Gilad Tisona
Gilad Tisona צילום: PR

In the first quarter of 2021, digital healthcare companies raised a total of $ 6.7 billion in venture capital funds.

The rapid growth of digital health raises many questions, such as what will the healthcare industry look like in the future? And what will be the implications of this change for public health? Gilad Tisona, Chairman of the digital health company helfy.co, gave us a glimpse into the future

The COVID-19 crisis has radically changed the place digital health occupies in our lives. Many leading figures in the medical sector, public medicine, high-tech and government, are trying to find ways to develop and promote the implementation of digital health after its effectiveness has been proven.

Telephone appointments, management of patient's medical information, monitoring of recovery data - all of these have greatly helped to diagnose and treat patients remotely. Who knows what could have happened without digital healthcare during the global COVID-19 crisis that befell us?

But instead of asking "what could have happened?", it is more interesting to ask, "what does the future hold?". To that end, we sat down for a chat with Gilad Tisona, chairman of the digital health company helfy.co, which specializes in providing a personalized response to patients across Europe - directly from scheduling appointments, through diagnosis to receiving the drug and complementary therapy.

Get Back the Responsibility on our Body

When we think about "digital health" we think of sophisticated solutions that will facilitate the processes of diagnosis and detection of diseases, big data, and custom genomic medicine. This is just a part of what the digital health revolution offers. According to many experts, the great change that the future of digital health will bring is related to the empowerment of the patients by giving them an awareness of their body and health.

"I think the future of digital health lies in providing transparency to the patients regarding their health, which will allow them to take the reins when it comes to their health condition," says Gilad Tisona. "This will lead to an improved public health sector, a reduction in the burden that medical staffs need to deal with and much lower medical costs."

How will digital health help us stay healthy?

Gilad Tisona: "Once each of us has access and constant monitoring of our personal medical data, we will become more aware of our health and hence we will take actions that will benefit ourselves and our body. Think of the banking apps that show you the bank account status at any given moment, it is a great tool that helps many in their economic conduct. Digital health has a revolutionary dimension because until now the doctor is the one who supposedly determined what we need to do to be healthy because he had the data and knowledge. It created a certain detachment of the modern man from the body and his needs. We get the information back - and the responsibility - on our bodies.”

Safety first

Digital health will reshape the ways in which we access health services, and it will even change the way we think about our bodies and our health. It will also completely change the way we work within the healthcare system. Many people fear that this change could create new and unpredictable safety risks, so we asked Gilad Tisona what he thinks about the challenges facing digital health?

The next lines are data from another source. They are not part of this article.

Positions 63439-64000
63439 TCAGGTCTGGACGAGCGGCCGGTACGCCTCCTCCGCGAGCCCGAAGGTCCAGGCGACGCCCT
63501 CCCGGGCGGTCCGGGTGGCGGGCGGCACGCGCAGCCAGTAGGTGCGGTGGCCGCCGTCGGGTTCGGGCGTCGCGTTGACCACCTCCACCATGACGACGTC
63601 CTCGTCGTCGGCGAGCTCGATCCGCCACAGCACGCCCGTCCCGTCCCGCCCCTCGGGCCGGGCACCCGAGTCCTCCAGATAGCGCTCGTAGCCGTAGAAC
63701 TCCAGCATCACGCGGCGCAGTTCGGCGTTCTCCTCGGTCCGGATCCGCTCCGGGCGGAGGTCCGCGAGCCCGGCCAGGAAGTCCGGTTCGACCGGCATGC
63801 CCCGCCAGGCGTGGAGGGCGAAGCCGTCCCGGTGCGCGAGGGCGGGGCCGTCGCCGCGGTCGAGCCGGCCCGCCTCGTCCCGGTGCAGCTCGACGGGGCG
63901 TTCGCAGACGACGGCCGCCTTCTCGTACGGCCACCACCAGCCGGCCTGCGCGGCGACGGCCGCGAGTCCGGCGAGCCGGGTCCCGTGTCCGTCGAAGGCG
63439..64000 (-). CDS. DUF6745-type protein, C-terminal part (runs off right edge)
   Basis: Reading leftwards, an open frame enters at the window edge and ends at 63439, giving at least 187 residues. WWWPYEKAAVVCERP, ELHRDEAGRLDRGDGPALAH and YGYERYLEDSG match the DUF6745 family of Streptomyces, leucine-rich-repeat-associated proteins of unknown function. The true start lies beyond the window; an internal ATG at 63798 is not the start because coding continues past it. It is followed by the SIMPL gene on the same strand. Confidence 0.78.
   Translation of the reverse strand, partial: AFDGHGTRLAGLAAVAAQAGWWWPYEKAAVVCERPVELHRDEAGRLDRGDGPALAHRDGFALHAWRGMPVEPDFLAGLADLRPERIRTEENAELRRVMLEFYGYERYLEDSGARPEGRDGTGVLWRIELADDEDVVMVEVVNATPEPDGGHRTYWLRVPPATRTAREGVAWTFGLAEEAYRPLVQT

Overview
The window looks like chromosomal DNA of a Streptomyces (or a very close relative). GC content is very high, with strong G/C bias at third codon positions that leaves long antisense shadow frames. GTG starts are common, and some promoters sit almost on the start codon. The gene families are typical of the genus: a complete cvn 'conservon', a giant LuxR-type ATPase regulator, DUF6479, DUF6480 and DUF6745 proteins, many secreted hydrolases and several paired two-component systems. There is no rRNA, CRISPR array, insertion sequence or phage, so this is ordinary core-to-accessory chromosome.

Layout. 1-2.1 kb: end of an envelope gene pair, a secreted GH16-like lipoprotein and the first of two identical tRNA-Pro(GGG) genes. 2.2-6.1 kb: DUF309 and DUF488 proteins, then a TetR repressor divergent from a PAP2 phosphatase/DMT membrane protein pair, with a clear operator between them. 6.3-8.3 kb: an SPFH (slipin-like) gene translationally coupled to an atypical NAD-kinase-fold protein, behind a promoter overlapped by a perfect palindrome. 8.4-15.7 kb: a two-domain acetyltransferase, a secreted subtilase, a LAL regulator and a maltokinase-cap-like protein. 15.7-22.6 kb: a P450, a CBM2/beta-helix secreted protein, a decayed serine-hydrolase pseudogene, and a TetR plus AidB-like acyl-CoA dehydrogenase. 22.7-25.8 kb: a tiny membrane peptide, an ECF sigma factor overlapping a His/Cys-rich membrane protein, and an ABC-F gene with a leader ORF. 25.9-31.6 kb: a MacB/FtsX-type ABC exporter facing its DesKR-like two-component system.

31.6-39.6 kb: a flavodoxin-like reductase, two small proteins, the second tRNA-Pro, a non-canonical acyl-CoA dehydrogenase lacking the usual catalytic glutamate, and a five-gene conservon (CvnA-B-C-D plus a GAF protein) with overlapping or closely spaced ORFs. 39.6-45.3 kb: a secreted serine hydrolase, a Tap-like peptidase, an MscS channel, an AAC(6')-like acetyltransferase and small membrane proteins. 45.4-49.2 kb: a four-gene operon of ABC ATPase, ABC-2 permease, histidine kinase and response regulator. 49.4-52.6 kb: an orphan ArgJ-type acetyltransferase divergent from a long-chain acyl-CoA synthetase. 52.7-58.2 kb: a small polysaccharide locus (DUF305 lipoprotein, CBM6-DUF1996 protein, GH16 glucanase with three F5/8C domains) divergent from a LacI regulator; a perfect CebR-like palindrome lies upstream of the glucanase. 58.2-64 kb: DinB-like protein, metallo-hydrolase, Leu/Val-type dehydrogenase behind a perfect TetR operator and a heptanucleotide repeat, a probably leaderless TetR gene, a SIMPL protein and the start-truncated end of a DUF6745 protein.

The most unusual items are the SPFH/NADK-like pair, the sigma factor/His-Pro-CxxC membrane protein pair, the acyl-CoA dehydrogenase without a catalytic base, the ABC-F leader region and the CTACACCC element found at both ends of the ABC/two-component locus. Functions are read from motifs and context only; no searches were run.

Many people are afraid to store personal information in the app, even for medical purposes. Is our personal information safe?

"In general, applications and public health systems need to invest in quality control systems and cyber security in order to protect patients' medical information. I expect that in this area too there will be a huge boom. The cyber security landscape is constantly changing, new threats are emerging, and it is challenging to understand how much and what protection should be invested in the software. Most of the efforts should be invested in this area, and it is vital to build trust in digital health among the general public. Investing in cyber security in the field of medical information applications will increase the privacy of the information, which is still found today in computerized systems of various medical institutes”, said Gilad Tisona.

There seems to be a lot of emphasis on the patient. What will the medical staff and patients gain from the transition to digital health?

Gilad Tisona: "Of course at the individual, micro level, the transition to applications that provide digital health services can be a temporary obstacle for certain populations: the elderly, or doctors and older medical staff who are not used to technology. These problems can be solved with apprenticeships. You will be amazed at how much user experience and app design can improve the situation among the older population."

Another interesting issue in the future of digital medicine has to do with the issue of boundaries, licenses, and regulations. Through digital health, physicians will be able to expand their field of activity beyond the borders of the country in which they are physically located. To support this change, which could improve the health of millions (for example, patients with rare diseases who will be assigned to doctors from other countries who specialize in these diseases), the governments and health laws in place will have to undergo metamorphosis and adapt to the new situation.

Gilad Tisona is an Israeli businessman and entrepreneur who invests and develops software and patents related to digital health. Tisona is the chairman of helfy.co, a company specializing in providing digital solutions and helps patients obtain service from specialist doctors and prescriptions with maximum convenience. helfy.co allows people with reduced mobility, the elderly, and patients with chronic diseases to get the most out of today's advanced technology.